REBT can be used in a different way which I sometimes call proactive use of REBT. Here the individual uses the philosophy, attitudes, and strategies of REBT to change self-defeating behaviors like a lack of discipline, procrastination, passivity, substance abuse, and fear of calculated risk taking. In other words one can use REBT to make changes in one’s life that will lead to self-actualization. This is done by taking an inventory of one’s life and seeing where one can improve and make changes. The individual is not responding to adversity but proactively attempting changes, many of which may prevent adversity from occurring or result in improving their life. Then the person sets specific behavioral goals that would show progress in a particular area of one’s life, makes a commitment to achieve these goals, and uses REBT to push themselves to take action on that commitment.
More often than not the concept that most helps one implement proactive REBT is the concept of discomfort tolerance. Albert Ellis, long before Marsha Linehan discussed distress tolerance and Steve Hayes discussed experiential avoidance, introduced the idea of discomfort disturbance discomfort anxiety. Ellis argued that humans come into the world programmed to remain comfortable and experience emotional disturbance when they are uncomfortable. Think of a baby crying when it becomes the least bit cold, hungry, frightened etc. We by our nature want to avoid discomfort or escape it the very moment it is felt. This is the human condition. Effective parenting teaches children to wait, persist, and tolerate discomfort in order to achieve longer term goals. Likewise I encourage my patients to not avoid their problems but to lean into them. Unfortunately, the human urge to remain comfortable and the strong urge to quickly escape discomfort cannot be stamped out of us and it will often be at the core of indulgent, self-defeating behaviors like a lack of discipline, procrastination, passivity, substance abuse, and fear of calculated risk taking.
If you are honest with yourself you may very easily identify areas of your life where you remain comfortable in the short term but sacrifice longer term goals due to this indulgence in comfort. In my clinical work I am always encouraging patients to go outside of their comfort zone. This means to adopt the attitude that there is no way around discomfort in order to achieve behavioral change and to achieve worthwhile goals. No one likes to be uncomfortable but some of us think about it in a way that allows us to move towards our goals in a proactive way. Some people learn to fight their low discomfort tolerance. REBT encourages you to fight your inclination to remain comfortable at the cost of longer term goal achievement and self-actualization. In REBT we actually teach you how to fight the good fight against low discomfort tolerance. Here are a number of healthy attitudes that will facilitate high tolerance for being uncomfortable in order to achieve your longer term goals:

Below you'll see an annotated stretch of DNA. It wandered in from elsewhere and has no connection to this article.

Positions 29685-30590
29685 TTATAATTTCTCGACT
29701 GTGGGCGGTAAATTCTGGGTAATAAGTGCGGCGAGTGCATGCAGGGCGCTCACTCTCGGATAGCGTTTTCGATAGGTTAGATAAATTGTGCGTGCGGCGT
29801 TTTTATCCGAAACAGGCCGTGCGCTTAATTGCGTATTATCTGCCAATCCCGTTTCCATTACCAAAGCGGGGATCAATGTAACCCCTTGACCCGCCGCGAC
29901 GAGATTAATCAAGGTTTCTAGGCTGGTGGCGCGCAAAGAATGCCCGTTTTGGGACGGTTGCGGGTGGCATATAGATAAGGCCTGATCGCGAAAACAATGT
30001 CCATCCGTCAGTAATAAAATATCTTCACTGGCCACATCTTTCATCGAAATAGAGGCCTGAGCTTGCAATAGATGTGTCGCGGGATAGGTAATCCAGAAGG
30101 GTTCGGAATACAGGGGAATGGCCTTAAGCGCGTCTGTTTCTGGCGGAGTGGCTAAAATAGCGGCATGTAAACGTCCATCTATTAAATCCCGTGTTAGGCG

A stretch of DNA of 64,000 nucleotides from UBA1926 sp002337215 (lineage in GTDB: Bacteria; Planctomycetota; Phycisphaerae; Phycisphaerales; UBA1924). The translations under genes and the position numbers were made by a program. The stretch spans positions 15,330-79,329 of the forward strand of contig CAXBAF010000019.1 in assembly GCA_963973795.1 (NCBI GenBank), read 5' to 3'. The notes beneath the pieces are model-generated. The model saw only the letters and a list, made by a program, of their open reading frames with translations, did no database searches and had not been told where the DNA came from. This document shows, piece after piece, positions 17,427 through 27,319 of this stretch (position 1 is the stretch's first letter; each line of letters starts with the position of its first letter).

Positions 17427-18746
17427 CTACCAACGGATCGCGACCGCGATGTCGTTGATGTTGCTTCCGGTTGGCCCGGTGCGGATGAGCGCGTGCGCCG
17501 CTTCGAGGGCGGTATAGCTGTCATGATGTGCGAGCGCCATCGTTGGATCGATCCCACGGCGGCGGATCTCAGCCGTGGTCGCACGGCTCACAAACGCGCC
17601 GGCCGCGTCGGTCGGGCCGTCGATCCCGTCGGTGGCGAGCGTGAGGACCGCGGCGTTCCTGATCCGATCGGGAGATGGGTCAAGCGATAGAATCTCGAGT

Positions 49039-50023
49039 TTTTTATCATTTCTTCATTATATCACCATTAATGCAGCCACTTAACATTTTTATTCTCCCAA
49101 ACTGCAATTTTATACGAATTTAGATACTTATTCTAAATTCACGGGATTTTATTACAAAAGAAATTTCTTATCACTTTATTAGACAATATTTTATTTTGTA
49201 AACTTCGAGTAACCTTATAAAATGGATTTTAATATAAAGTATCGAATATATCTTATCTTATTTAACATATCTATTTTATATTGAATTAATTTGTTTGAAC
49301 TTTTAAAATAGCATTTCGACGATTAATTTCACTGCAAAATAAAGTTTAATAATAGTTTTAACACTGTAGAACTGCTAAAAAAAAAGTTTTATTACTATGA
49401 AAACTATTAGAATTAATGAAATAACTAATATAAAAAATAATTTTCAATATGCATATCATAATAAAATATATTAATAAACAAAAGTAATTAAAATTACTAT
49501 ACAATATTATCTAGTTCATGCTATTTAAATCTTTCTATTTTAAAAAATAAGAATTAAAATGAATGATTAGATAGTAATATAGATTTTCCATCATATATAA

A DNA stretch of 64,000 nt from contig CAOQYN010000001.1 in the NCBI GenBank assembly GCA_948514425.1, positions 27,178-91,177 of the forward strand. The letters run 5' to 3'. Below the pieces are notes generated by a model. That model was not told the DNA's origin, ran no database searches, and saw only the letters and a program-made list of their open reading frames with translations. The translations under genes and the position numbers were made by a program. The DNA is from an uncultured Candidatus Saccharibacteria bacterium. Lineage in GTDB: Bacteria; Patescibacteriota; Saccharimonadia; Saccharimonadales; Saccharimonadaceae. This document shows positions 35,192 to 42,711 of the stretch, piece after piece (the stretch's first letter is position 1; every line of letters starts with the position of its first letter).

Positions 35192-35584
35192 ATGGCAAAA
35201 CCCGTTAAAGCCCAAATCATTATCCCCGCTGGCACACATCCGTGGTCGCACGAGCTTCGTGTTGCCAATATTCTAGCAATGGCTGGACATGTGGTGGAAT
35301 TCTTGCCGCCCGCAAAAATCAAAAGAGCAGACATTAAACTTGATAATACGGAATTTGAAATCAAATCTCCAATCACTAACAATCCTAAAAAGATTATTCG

For lack of discipline: I want to remain comfortable, it is difficult to force myself to do what is best in the long run but it is not unbearable. I can tolerate the discomfort involved in disciplined behavior and it is worth doing in order to achieve my longer term goals.
For procrastination: I want to put off doing this unpleasant work but I do not have to do so. I can choose to tolerate the discomfort of doing the unpleasant work now rather than later. It won’t kill me to do so and it has many advantages. It is not unbearable to force myself to act now rather than later, to do this unpleasant or complex task now rather than later. The task is worth doing and it is far better for me to be proactive in doing it rather than reactive to a deadline.
For passivity: Acting assertively may very well be unnatural, difficult, and uncomfortable for me but it is not impossible or unbearable. I can push myself to act assertively and I know it is well worth doing because there are times when I want to resist what others want. I have a perfect right to speak my mind and having the ability to tolerate the awkward moment when I assert myself is well worth learning to do.
For substance abuse: It is more comfortable to consume this substance without restraint but it is not unbearable in the long run. Using it in an unhealthy way will produce negative consequences for my well-being in the middle and long-term and so I will accept the “discomfort” of forgoing pleasure in the short-term and this deprivation is well worth doing.
Fear of Calculated Risk Taking: I want a guarantee that the calculated risk I am about to take will work out in the desired way but I do not need such a guarantee. We live in a world where there are no guarantees and action requires the tolerance of uncertainty and the possibility of failure. I can tolerate uncertainty and if I fail I will bring to bear REBT to help me accept the negative consequences of failure. I want to succeed in taking this step but I do not absolutely need to succeed.
In closing I want to remind you that there is great benefit from being proactive in your life. REBT can help you immensely to cope with adversity once it is your fate to experience but it is far better to be self-directed and attempt to use REBT to make changes that will prevent some adversity from occurring as well as to help you self-actualize as a person. What are you waiting for?